Compassion for Animals: An Interview with Laura Hobgood-Oster

Also, images in the Bible of the future Paradise include animals. The wolf and the lamb together, the shepherd and the kid, the lion and the calf are laying down together in paradise. So I'm assuming they will be there!

I imagine many Christians would agree that animal advocacy is important, but maybe not as important as "people advocacy"/social justice issues, such as adoption/foster care, homelessness, issues of poverty, discrimination, etc. What do you say to those people? Is animal advocacy a lesser cause?

I don't think we can really rank compassion and justice. It's also important for us to realize how many of these issues are connected to each other. So, for instance, dog fighting is closely connected to issues of race and class and violence in many communities. The process of factory farming creates a food system that is unhealthy for everyone. It means some people will starve because so much grain is being used to feed animals in factory farms. It also means that antibiotics that could be used to fight disease in humans are being overused in these confined animals, then those antibiotics become less effective. It's all connected when we come right down to it.

Your book provides an extensive resource section including organizations that advocate for animals. It's a great source for individuals and church groups that may want to get involved in any number of issues you raise in your book. (As an aside, I think animal-care issues could provide wonderful intergenerational opportunities for service in churches!) What are some of your favorite organizations?

I've recently worked closely with the Humane Society of the United States. They have a growing faith-based outreach program that I think is very important. It is already having a big impact and I think it will have an even greater impact in the future.

I also think that people who are interested and passionate about animals need to be involved locally with real animals—volunteering at animal shelters, educating people about the food they are eating and how those animals were raised, helping educate about wildlife and creating wildlife friendly spaces wherever appropriate. All of those ways of being engaged locally are so important.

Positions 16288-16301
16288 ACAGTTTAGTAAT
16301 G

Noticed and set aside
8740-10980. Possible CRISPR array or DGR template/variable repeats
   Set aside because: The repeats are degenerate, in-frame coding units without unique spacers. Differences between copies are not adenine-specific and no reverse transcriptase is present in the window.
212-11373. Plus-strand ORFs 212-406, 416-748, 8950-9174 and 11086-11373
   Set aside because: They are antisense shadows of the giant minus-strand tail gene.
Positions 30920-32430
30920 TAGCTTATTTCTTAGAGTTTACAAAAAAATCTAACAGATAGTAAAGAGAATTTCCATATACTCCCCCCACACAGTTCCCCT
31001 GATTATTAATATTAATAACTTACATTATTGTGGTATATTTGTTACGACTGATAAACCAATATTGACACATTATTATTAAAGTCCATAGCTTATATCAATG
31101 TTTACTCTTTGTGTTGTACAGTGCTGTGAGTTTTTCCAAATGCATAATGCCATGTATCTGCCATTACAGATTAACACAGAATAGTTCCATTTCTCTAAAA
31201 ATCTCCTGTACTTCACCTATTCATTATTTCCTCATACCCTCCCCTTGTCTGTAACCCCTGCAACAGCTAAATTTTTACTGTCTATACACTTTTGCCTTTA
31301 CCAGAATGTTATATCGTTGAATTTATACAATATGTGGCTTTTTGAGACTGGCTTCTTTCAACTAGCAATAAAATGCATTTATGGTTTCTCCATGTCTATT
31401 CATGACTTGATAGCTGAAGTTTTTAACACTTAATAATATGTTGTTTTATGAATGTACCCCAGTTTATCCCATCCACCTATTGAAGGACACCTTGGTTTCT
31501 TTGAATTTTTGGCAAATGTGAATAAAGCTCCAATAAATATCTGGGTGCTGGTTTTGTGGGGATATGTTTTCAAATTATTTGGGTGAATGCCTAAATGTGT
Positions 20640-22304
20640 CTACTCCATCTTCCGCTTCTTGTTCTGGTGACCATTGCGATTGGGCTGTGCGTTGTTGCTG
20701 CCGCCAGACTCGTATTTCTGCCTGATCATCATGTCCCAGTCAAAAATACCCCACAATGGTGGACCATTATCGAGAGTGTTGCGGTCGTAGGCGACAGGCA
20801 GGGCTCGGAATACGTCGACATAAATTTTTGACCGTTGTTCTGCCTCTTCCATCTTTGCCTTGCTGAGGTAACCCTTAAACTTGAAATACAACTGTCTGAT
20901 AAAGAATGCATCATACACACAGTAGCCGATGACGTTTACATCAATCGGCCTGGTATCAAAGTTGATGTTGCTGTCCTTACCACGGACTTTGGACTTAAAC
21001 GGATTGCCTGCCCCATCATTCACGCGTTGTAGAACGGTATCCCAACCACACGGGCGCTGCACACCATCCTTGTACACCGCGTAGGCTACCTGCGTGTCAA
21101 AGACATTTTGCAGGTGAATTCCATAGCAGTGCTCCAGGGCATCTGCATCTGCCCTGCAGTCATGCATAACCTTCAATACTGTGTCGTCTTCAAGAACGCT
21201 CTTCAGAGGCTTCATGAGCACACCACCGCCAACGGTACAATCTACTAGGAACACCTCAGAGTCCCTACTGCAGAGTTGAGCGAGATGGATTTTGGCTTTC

So, I have to ask—how many animals do you have at home? I also know you're involved with a local rescue shelter, as well. What is your role there?

Jack and I have two dogs—Codi and Cooper—both dogs adopted from local shelters. Cooper is a bully breed mix, a goodwill ambassador for those often maligned dogs. We only have two of our own because of the time we put in with dogs at the shelter and with coordinating foster dogs. So I usually have about ten dogs in foster homes that I'm coordinating.

I'm very involved with our city's animal shelter, the municipal shelter that has to take every dog or cat (and skunk and owl and more) that ends up there. We try to get as many of those animals back out into good homes as we can. My particular role is volunteer dog rescue coordinator, so I try to get dogs into breed rescue groups or into foster homes. I also just do general volunteering—I feed the forty or so dogs there one day a week, manage the petfinder site, do adoption events, help with fundraising events. It's a wonderful, though sometimes very difficult, part of my life.

What do you hope people take away from you book? What action(s) would you like to see as a result of your book?

My primary hope is that at least some people will reconsider who they think we are and who other animals are. In other words, can we include them in our circle of compassion? The book does give some specific ideas for religious communities, but the ideas can be adapted for any individual or community. A few small steps can make a huge difference for animals. One example, in the U.S. in 2010 over 9 billion animals were slaughtered for food. If each American changed their diet so one day a week they didn't eat meat, that means 1.3 billion fewer animals in that system each year. That's a significant number! So small steps, steps that place compassion at the center of our lives, can change the lives of huge numbers of animals.

Visit the Patheos Book Club for more resources on The Friends We Keep: Unleashing Christianity's Compassion for Animals.

6/15/2011 4:00:00 AM
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  • Deborah Arca
    About Deborah Arca
    Deborah Arca is the former Director of Content at Patheos. Prior to joining Patheos, Deborah managed the Programs in Christian Spirituality at the San Francisco Theological Seminary, including the Program's renowned spiritual direction program and the nationally-renowned Lilly-funded Youth Ministry & Spirituality Project. Deborah has also been a youth minister, a director of music and theatre programs for children and teens, and a music minister. Deborah belongs to a progressive United Church of Christ church in Englewood, CO.
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